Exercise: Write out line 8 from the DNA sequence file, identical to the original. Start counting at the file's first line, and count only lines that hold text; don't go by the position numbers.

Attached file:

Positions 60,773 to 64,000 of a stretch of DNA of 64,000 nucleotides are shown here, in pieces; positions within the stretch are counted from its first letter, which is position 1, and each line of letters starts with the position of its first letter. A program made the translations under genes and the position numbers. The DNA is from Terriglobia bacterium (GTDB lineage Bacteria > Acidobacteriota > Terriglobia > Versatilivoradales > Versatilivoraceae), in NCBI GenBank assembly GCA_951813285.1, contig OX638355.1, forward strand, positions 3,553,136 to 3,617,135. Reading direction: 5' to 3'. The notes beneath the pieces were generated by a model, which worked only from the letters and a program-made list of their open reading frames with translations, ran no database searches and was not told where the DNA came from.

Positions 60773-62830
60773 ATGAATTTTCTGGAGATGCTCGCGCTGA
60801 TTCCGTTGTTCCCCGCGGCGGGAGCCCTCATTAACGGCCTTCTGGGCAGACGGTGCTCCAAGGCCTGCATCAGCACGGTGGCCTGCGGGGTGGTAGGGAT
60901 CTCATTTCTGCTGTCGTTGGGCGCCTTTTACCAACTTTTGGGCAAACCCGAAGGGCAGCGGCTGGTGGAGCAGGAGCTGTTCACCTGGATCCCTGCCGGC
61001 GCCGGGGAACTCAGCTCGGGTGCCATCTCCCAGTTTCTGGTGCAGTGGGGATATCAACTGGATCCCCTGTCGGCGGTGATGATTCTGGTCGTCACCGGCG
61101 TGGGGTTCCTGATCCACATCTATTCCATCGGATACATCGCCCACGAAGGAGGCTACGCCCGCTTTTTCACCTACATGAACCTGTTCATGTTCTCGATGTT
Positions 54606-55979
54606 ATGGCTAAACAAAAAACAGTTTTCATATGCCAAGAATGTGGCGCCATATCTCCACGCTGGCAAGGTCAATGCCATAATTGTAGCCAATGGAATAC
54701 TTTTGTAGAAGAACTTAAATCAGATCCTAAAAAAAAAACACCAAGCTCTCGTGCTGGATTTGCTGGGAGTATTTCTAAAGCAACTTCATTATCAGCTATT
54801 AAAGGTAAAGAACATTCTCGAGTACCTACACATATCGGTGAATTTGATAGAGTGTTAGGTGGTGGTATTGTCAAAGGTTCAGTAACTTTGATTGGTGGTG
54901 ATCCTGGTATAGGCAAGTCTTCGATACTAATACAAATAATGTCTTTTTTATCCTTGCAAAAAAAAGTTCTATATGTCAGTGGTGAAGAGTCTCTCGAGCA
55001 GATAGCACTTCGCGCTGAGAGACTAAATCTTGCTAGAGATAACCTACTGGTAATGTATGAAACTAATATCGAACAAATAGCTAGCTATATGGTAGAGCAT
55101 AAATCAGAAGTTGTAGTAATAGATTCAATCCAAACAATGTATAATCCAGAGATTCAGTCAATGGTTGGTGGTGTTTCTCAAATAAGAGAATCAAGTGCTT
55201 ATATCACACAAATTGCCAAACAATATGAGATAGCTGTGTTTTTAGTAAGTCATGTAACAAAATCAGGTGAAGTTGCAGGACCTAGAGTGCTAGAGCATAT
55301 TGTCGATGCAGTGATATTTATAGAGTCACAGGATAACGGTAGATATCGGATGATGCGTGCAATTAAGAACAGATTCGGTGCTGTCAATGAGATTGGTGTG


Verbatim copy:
Positions 54606-55979